While she is grateful for the on-field success, Gasso said that the greatest satisfaction comes from seeing her players develop and mature off the field.
“The emphasis on winning is not as prioritized as people might think,” Gasso said. “I’m most proud of watching the transition and what happens between the time when athletes come into our program as freshmen and leave as seniors. I believe that my job is to play a large part in forming these athletes for their futures. They come in as girls, and my goal is to make sure they leave as women, hopefully strong women with a heart for God.”
Gasso’s passion for developing softball players is only surpassed by her love for sharing Christ. According to the coaching legend, FCA Softball allows her to use the gifts God has given her to bring Him glory.
“I love my players, and I want them to know the truth,” Gasso said. “Young athletes don’t understand that it’s okay to make mistakes and it’s okay to doubt. God wants to be our best friend and talk with us every day. He is a loving and forgiving God, and I think FCA does a wonderful job reaching out to all athletes to share this message.”
Leah O’Brien-Amico’s Olympic experiences have been truly unique. In 1996, she was one of only a few collegiate members of Team USA , and eight years later in Athens, she was the squad’s only mom. Now, after winning three gold medals, the former softball star is a mother of three, TV broadcaster and softball coach—all of which gives her a special opportunity to proclaim Christ’s glory on television, at home and on the field.
“People really enjoy hearing from Olympians who are willing to share their knowledge,” she said. “I believe God gave me this platform so I can share His love with others. I’m able to connect through sports and encourage people with what matters most in life—we’re here for a purpose and can impact others in big ways.”
It wasn’t until college that O’Brien-Amico began to understand what it meant to walk with Christ on a daily basis. A star first baseman and outfielder at the University of Arizona, she watched as a younger teammate, Julie Reitan, proclaimed Christ through her actions both on and off the field.
O'Brien-Amico playing defense
“Julie was solid in her faith and lived in a way that was just different,” O’Brien-Amico said. “She was set apart, and her standard of living for the Lord was high. At the time, I called myself a Christian but my values were only as solid as my surroundings. Julie invited me to a Bible study, and when I went I realized that I had no knowledge of what the Bible truly taught. That began my walk with Jesus.”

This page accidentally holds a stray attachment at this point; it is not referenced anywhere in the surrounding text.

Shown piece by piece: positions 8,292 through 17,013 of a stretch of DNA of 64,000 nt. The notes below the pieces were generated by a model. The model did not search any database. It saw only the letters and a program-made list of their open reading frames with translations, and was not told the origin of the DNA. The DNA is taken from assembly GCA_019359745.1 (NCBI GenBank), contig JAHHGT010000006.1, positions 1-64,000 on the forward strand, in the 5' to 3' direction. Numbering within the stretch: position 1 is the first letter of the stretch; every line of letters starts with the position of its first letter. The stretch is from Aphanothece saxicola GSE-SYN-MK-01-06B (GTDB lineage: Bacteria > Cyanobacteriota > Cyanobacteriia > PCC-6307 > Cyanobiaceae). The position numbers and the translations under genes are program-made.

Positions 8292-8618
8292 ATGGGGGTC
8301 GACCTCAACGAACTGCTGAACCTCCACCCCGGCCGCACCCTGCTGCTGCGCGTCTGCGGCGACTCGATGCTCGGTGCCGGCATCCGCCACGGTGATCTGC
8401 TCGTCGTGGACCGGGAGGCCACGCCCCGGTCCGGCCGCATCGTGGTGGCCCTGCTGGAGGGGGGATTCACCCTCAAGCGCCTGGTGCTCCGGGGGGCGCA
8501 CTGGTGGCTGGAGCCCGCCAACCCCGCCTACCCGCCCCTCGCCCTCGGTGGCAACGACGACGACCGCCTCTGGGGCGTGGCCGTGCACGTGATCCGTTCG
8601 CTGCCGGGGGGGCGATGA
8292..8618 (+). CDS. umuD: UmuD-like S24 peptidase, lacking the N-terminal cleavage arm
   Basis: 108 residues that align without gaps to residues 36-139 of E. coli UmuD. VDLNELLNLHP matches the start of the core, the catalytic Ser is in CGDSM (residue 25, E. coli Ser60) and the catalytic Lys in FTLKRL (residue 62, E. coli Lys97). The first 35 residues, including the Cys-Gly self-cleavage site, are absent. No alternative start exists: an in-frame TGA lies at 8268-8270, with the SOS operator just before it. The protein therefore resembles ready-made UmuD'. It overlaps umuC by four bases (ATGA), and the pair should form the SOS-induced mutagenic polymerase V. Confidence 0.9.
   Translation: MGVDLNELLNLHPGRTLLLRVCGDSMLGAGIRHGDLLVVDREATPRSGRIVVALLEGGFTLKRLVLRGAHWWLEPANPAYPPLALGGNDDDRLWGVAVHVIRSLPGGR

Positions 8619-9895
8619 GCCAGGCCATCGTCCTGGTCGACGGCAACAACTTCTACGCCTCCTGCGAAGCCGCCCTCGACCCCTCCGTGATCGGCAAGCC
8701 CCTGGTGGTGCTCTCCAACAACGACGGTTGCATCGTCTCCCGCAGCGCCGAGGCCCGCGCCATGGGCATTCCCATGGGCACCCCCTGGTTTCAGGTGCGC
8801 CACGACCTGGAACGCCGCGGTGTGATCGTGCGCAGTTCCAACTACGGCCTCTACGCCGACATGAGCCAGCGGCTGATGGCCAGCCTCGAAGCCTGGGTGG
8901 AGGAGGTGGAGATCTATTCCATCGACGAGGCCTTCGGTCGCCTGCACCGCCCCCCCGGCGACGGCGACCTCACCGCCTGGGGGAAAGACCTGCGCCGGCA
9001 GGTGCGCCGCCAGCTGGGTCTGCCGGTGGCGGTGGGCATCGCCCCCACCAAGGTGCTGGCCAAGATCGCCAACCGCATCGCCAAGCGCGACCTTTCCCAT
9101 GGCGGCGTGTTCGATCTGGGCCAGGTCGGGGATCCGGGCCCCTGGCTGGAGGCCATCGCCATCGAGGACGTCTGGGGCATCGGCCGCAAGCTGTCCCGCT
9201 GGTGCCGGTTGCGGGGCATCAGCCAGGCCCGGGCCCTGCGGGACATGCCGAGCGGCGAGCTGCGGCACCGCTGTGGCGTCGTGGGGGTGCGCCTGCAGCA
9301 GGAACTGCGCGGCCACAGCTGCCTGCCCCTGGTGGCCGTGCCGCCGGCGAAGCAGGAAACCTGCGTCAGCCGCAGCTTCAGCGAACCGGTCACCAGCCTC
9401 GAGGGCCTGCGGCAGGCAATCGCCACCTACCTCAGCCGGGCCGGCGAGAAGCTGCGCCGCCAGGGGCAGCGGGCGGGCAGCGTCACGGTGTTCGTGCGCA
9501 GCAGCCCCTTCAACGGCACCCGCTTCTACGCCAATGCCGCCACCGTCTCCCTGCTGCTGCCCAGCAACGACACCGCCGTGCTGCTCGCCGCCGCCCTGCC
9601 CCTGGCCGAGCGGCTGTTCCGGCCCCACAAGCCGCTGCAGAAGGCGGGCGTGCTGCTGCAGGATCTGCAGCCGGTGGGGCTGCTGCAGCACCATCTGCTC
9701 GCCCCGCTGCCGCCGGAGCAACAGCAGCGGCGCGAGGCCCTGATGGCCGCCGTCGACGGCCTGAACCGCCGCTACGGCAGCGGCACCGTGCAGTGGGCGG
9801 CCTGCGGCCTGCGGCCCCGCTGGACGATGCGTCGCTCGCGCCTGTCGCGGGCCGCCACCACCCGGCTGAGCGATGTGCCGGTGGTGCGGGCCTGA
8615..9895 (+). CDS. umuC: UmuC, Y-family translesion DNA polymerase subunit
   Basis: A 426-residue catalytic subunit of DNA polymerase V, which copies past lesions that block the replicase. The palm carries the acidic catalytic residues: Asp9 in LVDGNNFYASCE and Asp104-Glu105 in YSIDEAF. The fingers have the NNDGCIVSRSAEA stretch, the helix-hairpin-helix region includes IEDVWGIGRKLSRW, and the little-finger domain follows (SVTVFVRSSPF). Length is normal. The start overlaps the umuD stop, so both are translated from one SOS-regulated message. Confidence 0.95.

In June 1997, Reitan—an outfielder who had battled Type 1 diabetes and helped the Wildcats win the school’s second consecutive NCAA National Championship earlier that year—died of hypoglycemia, a low blood sugar disorder that is usually not fatal.
The death of her friend made a dramatic difference in the life and faith of O’Brien-Amico.
“Ever since then, I’ve been passionate about making every day count for the Lord,” she said. “I want to be a witness and share whenever and wherever I have the opportunity.”
As her schedule allows, O’Brien-Amico now speaks at churches, banquets and other events around the country as a way of impacting those she meets for Christ. She also teaches at camps—including those run by former Olympic teammate Jennie Finch—where she also leads Sunday morning devotions for those in attendance.
Also a broadcaster and softball analyst, O’Brien-Amico can be seen on ESPN and other channels covering the NCAA , as well as on TBN’s More Than Conquerors, which she co-hosts alongside former NBA star A.C. Green and former major league pitcher Frank Pastore.
“We interview players and coaches from all sports about their stories and tie in how Jesus has worked in their lives through it all,” O’Brien-Amico said. “As hosts, we usually highlight key points and talk further about how these stories relate to what God wants to do in all of our lives right where we are.”
O’Brien-Amico has been instrumental in the growth of FCA Softball, which she says helps athletes grow in their faith and understand that they can use sports and their talents to bring glory to God.
“When I first talked to Bob and he mentioned what he wanted to do with FCA Softball, I knew it was evident that God had given him a vision for where he could make an impact,” she said. “FCA helps teach athletes how to live out their faith in everything they do instead of following Christ only in church and living another way the rest of the week. I believe it helps to teach athletes that our sport is just something we do and that our true identity is found in Jesus alone.”
For more information or to get involved with FCA Softball, visit their website www.fcasoftball.org.
Courtesy of USA Softball; Ty Russell/University of Oklahoma; Leah O’Brien-Amico; Dot Richardson; Bob Pinto